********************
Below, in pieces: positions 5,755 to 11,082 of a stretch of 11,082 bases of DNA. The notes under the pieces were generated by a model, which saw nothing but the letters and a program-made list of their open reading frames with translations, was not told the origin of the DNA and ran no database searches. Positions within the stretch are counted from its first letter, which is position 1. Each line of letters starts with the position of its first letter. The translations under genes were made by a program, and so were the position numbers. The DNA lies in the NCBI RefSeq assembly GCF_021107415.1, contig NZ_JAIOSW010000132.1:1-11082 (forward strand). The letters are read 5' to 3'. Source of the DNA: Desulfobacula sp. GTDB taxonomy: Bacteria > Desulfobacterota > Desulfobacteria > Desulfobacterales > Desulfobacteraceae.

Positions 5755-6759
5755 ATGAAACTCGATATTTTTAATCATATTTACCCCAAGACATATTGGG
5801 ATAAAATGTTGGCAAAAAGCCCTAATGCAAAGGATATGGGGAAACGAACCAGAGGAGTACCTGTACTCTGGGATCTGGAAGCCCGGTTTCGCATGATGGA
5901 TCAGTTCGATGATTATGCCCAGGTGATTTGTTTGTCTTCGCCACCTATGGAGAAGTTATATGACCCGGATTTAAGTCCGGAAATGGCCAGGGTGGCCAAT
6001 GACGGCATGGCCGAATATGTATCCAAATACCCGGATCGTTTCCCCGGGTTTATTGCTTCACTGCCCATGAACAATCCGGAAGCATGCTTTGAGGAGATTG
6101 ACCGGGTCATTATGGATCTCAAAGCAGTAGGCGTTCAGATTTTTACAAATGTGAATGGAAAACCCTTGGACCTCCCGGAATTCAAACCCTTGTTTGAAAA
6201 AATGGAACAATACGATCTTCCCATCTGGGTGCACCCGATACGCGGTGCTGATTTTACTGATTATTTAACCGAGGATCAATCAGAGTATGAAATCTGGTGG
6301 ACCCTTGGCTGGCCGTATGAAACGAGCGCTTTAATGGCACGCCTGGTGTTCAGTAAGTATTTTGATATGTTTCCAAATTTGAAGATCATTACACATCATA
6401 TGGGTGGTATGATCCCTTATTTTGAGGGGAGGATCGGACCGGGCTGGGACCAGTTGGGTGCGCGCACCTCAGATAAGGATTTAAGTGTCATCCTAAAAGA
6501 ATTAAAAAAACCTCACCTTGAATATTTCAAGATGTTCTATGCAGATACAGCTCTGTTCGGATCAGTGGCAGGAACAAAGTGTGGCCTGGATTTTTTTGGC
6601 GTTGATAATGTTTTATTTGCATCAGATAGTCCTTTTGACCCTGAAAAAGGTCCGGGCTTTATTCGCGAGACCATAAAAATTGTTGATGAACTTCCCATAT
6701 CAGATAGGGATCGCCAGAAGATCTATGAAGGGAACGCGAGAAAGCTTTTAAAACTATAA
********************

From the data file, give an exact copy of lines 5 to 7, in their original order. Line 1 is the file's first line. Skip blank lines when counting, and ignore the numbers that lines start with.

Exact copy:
5901 TCAGTTCGATGATTATGCCCAGGTGATTTGTTTGTCTTCGCCACCTATGGAGAAGTTATATGACCCGGATTTAAGTCCGGAAATGGCCAGGGTGGCCAAT
6001 GACGGCATGGCCGAATATGTATCCAAATACCCGGATCGTTTCCCCGGGTTTATTGCTTCACTGCCCATGAACAATCCGGAAGCATGCTTTGAGGAGATTG
6101 ACCGGGTCATTATGGATCTCAAAGCAGTAGGCGTTCAGATTTTTACAAATGTGAATGGAAAACCCTTGGACCTCCCGGAATTCAAACCCTTGTTTGAAAA